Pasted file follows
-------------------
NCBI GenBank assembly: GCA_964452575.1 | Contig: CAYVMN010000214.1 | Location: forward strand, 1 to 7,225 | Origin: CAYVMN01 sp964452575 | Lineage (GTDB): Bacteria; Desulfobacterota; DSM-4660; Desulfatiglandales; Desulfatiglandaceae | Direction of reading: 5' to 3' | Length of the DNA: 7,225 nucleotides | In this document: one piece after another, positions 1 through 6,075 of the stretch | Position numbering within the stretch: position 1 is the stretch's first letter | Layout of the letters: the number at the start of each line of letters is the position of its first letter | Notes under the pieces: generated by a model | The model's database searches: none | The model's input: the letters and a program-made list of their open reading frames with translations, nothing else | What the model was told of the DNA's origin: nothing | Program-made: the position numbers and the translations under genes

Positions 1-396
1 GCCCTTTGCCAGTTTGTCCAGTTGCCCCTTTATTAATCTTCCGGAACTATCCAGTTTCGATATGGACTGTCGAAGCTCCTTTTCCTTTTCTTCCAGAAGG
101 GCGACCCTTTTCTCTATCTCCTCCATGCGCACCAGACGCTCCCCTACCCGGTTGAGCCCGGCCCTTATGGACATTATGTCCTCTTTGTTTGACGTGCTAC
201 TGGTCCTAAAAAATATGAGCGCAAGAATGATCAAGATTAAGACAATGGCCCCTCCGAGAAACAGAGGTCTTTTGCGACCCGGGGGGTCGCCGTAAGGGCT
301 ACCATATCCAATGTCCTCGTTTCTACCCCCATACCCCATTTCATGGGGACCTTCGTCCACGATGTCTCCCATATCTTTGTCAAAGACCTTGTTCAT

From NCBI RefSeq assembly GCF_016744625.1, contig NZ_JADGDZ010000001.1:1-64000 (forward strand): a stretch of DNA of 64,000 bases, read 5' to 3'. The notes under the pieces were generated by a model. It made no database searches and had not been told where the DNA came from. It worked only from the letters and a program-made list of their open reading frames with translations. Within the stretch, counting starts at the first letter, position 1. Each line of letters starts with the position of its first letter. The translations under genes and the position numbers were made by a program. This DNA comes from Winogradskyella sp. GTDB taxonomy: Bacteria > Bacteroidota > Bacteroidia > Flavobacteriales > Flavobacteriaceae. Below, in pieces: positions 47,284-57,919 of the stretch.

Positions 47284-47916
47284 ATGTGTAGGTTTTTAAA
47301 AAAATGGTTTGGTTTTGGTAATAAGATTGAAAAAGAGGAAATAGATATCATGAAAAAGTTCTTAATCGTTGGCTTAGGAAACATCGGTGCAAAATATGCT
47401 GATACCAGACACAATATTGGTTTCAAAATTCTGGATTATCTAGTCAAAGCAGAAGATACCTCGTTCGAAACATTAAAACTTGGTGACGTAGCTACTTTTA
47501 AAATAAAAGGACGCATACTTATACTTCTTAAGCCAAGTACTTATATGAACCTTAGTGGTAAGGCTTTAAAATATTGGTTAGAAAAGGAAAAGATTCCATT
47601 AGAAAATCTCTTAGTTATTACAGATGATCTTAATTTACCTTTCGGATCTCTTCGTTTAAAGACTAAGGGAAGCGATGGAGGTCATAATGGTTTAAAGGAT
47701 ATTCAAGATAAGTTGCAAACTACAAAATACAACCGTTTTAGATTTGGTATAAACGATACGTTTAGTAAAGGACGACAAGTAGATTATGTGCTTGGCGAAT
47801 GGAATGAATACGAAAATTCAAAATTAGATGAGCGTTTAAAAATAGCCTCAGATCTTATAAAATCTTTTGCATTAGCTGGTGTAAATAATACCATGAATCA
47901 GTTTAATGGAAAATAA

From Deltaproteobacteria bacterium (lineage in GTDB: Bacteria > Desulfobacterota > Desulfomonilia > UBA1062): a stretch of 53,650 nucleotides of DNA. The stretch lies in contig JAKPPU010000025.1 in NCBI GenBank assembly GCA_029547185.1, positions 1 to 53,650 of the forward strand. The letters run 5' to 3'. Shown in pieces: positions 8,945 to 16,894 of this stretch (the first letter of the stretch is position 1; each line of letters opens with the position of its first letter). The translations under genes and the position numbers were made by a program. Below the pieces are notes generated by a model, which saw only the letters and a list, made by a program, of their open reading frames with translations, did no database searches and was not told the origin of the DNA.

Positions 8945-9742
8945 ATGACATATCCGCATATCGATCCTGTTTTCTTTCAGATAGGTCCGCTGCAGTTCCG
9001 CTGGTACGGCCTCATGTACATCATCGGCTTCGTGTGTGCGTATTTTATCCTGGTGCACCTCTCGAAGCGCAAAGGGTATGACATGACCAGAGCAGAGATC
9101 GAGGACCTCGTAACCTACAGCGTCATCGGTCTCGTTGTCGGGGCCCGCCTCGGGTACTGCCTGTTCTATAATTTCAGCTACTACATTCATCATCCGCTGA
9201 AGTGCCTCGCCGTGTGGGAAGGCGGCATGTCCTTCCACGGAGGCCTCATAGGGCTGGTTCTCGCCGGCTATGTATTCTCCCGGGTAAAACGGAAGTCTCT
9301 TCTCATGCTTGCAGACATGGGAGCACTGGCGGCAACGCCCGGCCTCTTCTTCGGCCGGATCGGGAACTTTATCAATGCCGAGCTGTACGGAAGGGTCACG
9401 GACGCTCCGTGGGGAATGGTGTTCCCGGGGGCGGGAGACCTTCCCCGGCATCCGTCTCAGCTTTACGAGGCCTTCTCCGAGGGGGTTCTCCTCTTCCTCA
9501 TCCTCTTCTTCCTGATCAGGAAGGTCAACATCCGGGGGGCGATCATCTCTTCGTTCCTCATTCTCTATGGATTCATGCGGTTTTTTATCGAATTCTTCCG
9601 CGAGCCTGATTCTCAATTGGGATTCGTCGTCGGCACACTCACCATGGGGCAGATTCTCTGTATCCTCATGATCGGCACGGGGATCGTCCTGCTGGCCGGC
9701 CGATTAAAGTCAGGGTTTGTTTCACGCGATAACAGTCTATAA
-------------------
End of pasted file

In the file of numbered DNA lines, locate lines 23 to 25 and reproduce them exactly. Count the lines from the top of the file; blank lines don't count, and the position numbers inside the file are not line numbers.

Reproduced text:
9301 TCTCATGCTTGCAGACATGGGAGCACTGGCGGCAACGCCCGGCCTCTTCTTCGGCCGGATCGGGAACTTTATCAATGCCGAGCTGTACGGAAGGGTCACG
9401 GACGCTCCGTGGGGAATGGTGTTCCCGGGGGCGGGAGACCTTCCCCGGCATCCGTCTCAGCTTTACGAGGCCTTCTCCGAGGGGGTTCTCCTCTTCCTCA
9501 TCCTCTTCTTCCTGATCAGGAAGGTCAACATCCGGGGGGCGATCATCTCTTCGTTCCTCATTCTCTATGGATTCATGCGGTTTTTTATCGAATTCTTCCG